Winter by Ali Smith: a pause in the disconnect

‘Ali Smith writes about memory and truth and belief and delusion and nature and protest and distance and disbelief and lies and the possibility at once for both hope and sadness.’ These are the notes I scrawled into my notebook in a coffee shop on Saturday morning. I was up early for a rubbish reason and had carried Winter around with me in my bag all week yet barely started it. I left later on having read it furiously to the end.

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Let me start by saying that I am a big Ali Smith fan. If you met me at any point during my final year of university, you probably saw the anguish on my face as I told you about how badly my dissertation was doing or fell asleep as I raved on about Hotel World and There but for the.

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Get Out: the fantasy of justice

MAJOR SPOILERS AHEAD.

I’m late to the party, and yes, this is another post about something people have already raved about. But I finally saw it on Sunday and had to talk about it. Get Out is a tense horror grounded in the real world but managing to balance realism with hypnotism, brain transplantation and ‘the sunken place’.

Art by Jermaine Rogers (jermainerogers.com)

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Nasty Women: publishing as history making

I finished Nasty Women on the train to meet my family for a day out and on the way back, my sister complained about always being bored on trains. I handed her Nasty Women and told her to read it. She read the first four essays on the train and asked me what intersectional feminism was so I count that as a supreme success.

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Currently: 13th

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(via Netflix)

I say currently, I watched this last week, but it’s obviously still with me now.

13th, directed by Ava DuVernay (of Selma-directing brilliance) is a powerful, intense and emotional documentary that manages to get you angry and move you to action without draining you. The information is presented in simple terms, explained by experts and eyewitnesses whilst the numbers slowly tick by, in blacks, reds and greys, setting the tone for the film: one of complexity and violence. The film is named after the 13th amendment to the US Constitution that declares the end of slavery unless a crime has been committed. This loophole leads to the high, high numbers of incarceration of black people and the perpetuating of a narrative that regards black men as violent and dangerous criminals. Racism is entrenched in the US’s political system and this film makes a clear case for that whilst also avoiding too much hopelessness.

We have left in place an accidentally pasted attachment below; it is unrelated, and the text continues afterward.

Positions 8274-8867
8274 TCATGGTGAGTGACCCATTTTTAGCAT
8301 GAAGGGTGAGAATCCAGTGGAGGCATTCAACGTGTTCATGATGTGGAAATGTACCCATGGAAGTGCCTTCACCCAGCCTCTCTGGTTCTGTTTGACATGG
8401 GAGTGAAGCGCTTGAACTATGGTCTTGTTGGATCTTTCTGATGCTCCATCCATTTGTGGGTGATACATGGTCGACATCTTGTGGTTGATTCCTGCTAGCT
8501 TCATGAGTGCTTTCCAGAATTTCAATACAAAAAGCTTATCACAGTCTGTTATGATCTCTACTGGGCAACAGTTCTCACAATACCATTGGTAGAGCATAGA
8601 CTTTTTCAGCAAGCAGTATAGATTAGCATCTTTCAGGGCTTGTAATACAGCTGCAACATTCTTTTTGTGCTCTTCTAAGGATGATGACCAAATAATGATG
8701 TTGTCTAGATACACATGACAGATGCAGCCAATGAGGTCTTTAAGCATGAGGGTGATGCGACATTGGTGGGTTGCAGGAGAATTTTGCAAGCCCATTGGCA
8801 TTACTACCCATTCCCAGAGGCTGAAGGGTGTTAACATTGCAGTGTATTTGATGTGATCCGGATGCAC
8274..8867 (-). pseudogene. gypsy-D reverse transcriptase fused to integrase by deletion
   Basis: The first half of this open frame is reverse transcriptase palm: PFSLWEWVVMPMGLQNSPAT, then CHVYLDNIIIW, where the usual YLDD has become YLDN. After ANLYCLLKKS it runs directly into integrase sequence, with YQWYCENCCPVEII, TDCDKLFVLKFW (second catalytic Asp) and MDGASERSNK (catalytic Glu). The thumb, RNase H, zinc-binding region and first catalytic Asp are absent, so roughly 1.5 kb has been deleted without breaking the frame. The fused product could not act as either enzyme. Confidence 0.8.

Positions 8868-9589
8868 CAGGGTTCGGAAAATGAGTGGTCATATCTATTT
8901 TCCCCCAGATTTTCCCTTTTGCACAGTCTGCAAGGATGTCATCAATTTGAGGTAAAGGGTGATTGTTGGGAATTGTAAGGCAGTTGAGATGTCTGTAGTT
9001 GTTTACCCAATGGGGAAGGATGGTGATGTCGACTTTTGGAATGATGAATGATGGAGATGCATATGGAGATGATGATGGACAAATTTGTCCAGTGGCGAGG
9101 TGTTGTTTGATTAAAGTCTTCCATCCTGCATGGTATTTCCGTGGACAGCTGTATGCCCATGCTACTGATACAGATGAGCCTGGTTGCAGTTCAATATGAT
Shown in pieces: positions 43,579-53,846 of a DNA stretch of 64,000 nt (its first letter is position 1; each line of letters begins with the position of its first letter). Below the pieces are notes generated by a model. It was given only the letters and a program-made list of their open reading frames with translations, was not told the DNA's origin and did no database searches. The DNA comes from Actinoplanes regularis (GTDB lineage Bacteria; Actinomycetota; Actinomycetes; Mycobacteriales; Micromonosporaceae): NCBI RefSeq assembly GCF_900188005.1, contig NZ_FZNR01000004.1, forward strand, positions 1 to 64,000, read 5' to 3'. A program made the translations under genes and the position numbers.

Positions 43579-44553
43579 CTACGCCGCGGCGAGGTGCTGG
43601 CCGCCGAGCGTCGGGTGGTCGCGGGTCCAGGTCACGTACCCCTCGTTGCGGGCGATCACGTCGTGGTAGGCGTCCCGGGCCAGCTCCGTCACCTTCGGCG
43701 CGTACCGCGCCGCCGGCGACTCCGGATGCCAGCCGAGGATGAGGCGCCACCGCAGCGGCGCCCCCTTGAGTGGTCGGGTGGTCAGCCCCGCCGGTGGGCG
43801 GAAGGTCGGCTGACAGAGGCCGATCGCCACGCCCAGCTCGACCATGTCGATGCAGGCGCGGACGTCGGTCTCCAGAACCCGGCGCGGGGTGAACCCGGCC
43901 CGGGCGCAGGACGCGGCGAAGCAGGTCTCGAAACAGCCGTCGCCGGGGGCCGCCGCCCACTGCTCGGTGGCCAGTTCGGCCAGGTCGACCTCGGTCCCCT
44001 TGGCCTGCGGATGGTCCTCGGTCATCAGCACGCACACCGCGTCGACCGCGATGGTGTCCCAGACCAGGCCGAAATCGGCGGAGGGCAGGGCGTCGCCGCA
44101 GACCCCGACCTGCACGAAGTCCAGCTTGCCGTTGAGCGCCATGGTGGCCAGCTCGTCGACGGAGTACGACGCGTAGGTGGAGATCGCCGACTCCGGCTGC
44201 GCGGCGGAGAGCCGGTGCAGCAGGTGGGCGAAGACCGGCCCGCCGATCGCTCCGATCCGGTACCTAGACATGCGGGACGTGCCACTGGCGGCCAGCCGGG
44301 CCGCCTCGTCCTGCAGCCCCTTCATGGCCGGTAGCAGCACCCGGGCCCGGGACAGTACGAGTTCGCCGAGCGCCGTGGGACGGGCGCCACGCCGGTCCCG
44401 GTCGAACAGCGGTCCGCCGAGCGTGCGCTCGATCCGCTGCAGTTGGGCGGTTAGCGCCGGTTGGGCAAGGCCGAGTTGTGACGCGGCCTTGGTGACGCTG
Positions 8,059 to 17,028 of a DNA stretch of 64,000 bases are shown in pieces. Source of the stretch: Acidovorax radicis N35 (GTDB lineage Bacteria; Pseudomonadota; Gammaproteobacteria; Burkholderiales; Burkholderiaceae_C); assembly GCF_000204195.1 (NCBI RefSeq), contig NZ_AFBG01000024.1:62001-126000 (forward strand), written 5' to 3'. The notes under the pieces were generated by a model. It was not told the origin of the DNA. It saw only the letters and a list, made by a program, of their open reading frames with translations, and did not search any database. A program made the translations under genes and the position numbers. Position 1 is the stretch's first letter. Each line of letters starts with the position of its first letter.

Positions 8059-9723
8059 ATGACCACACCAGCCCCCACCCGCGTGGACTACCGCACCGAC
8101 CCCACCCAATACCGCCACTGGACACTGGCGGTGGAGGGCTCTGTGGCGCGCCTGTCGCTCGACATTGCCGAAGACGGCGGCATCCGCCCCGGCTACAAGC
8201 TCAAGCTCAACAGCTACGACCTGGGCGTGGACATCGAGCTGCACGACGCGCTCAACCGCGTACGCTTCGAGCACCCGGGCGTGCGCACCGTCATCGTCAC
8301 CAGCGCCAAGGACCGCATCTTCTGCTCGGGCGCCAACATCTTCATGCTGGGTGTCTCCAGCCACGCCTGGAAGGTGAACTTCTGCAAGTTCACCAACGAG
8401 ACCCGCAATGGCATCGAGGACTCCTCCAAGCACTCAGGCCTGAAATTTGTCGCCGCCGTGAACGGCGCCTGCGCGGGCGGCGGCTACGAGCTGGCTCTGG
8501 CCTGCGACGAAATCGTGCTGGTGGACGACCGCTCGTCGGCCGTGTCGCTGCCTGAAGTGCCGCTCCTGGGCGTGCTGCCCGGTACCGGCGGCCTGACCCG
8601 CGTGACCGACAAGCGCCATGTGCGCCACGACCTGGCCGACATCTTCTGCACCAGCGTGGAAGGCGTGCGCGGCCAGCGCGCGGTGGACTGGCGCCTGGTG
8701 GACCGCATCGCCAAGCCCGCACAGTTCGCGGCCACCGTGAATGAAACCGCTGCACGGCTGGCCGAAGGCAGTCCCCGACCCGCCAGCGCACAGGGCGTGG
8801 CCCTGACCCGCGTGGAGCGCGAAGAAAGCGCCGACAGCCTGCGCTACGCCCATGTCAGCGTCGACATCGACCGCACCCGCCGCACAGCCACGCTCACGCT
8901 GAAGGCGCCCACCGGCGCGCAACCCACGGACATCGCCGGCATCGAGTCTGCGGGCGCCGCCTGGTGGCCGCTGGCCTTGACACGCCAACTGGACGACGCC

My explanation is nowhere near as well done as DuVernay’s so I recommend you just stop reading and watch it now if you haven’t done so already. And as soon as I finished, I watched the featurette with DuVernay and Oprah Winfrey which only made me appreciate the film even more. At this time in politics, and in particular the precarious relationships between US politics and media and race, this film is a strong statement, quietly presenting facts and statistics and opinions from both sides in an unbiased way. As a white Scottish woman, I cannot understand what it means to be black in the US but that doesn’t mean that I shouldn’t learn about it.

The film and the featurette with Oprah are both on Netflix so easily accessible! Also you should follow¬†DuVernay, she’s great! I mean, look at her twitter handle, that’s how you know someone’s good.

Molly.